Riding Through Special Situations : Riders on the Storm !

Riding in the rain challenges your riding skills, because on wet pavement, you have even less traction available than you normally do. Because of this, you can’t :

- Lean as hard. As I said in Steering Through Sticky Situations : Riding in the Twisties, leaning decreases the size of the contact patch of your tire, which in turn decreases your available traction.

- Stop as quickly. You need to use your brakes with caution in the rain.

- See (or be seen by other) as well. The rain is especially problematic for a motorcyclist, because you have no windshield wipers on a bike. The rain covering your visor, goggles, or windshield can only be removed by you or the wind.

Some motorcycle gloves have chamois strips on the backs of the fingers that you can use to wipe the rain from your visor. It may be a good idea to buy such a pair.

Even though it is more challenging, riding in the rain can be relatively safe, provided you use extra caution. The most important thing to do is slow down. The combination of decreased traction and decreased visibility drastically reduces your acceptable margin of error in the rain.

Smoothness is even more important on wet pavement than on dry pavement. Jerky steering or throttle input that you wouldn’t normally notice on dry pavement can cause you to lose traction and crash in the rain. You also need to take extra care to ride in the tire tracks in the rain, because the oil embedded in the center of the lane rises to the surface during a rainstorm, especially just after the rain starts. This goop always limits traction, but just after rain begins to fall, the stuff is especially slippery. Plus, you can’t see it as well, since the pavement is covered with water.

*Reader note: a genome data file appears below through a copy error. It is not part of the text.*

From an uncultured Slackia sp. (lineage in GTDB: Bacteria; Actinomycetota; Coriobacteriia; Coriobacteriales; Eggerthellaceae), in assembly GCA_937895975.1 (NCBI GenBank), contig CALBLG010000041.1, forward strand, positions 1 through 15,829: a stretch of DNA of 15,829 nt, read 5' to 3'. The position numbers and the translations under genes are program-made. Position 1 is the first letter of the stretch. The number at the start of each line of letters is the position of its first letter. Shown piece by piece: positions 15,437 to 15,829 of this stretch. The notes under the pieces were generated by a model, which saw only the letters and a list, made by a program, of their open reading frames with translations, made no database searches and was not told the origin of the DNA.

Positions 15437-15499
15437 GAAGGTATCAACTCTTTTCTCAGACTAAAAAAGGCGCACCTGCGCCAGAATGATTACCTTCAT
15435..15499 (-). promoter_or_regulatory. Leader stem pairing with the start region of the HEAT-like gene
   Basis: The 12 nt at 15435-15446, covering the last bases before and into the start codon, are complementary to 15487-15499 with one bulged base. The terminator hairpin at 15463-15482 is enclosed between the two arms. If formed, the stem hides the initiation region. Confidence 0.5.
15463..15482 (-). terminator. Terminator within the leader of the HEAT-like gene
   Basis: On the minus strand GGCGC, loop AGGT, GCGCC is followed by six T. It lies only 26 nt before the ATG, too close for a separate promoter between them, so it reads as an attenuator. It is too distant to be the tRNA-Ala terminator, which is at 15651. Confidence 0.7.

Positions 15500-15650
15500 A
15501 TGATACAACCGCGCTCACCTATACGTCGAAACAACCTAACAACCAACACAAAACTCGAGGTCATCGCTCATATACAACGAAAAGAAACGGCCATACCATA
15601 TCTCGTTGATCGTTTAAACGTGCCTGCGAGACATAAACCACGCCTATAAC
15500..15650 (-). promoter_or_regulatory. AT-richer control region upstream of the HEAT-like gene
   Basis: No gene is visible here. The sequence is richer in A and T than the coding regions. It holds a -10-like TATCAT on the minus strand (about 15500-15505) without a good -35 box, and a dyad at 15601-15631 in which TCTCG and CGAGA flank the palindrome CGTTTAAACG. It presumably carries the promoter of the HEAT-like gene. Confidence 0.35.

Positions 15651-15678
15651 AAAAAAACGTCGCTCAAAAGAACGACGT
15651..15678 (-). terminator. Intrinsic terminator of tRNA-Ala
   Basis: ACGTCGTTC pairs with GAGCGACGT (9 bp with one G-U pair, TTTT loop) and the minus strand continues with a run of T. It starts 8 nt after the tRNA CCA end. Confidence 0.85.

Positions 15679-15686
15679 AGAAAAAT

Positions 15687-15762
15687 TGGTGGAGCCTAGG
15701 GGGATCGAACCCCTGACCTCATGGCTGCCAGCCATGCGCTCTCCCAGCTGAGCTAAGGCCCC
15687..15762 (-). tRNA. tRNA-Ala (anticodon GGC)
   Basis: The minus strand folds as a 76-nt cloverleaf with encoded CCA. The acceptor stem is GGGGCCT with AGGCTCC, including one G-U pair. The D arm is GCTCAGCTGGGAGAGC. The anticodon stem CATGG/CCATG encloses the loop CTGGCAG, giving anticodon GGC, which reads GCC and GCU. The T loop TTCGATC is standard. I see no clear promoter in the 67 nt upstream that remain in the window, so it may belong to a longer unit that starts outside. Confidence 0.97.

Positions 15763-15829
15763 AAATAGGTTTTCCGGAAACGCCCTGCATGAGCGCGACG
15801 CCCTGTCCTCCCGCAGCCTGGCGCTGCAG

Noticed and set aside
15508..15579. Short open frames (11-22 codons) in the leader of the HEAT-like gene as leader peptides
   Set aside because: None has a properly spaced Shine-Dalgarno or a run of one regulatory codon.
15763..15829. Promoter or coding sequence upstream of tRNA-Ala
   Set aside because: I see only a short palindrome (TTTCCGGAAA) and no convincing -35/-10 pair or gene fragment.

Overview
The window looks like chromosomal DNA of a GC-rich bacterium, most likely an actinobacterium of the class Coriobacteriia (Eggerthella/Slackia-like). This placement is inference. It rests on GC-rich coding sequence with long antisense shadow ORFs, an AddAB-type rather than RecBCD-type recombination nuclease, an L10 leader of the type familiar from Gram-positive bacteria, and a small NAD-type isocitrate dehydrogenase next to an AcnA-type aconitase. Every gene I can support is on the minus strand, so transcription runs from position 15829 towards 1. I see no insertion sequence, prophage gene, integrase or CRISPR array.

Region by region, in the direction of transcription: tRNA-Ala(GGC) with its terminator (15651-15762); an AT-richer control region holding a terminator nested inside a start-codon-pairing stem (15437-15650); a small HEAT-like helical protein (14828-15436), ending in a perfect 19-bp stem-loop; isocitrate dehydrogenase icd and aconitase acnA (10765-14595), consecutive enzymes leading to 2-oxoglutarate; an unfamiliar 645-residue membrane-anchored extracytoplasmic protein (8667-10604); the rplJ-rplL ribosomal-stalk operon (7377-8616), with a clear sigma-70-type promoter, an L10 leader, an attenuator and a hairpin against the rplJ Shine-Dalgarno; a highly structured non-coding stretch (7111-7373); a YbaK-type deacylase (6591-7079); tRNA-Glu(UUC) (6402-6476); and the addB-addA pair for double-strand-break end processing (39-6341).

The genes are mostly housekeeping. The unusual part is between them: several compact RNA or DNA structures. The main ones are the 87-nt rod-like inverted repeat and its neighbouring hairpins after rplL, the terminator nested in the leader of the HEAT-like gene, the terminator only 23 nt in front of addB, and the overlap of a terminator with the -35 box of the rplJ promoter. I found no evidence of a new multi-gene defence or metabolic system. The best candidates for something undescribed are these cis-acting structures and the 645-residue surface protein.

You should always wear bright, reflective clothing when riding a motorcycle, but because of the reduced visibility during a rainstorm, brightly colored rain gear is crucial. Not only is visibility decreased during a rainstorm, but when it’s raining, other drivers are even more unlikely to be watching for motorcycles than they normally are. You need to do everything you can to help other drivers see you.

You might not notice a worn tire in dry conditions, but when the road gets wet, a bald tire becomes extra deadly. Part of the reason tires have grooves cut into them is to help move water away from under the tire’s contact patch. These grooves are too shallow on worn tires to allow the water to move, causing the tire to hydroplane - that is, to float above the surface of the water. As you might guess, a tire that hydroplanes is an extremely low-traction situation. This is one of the primary reasons you should always make certain your tires are in good condition.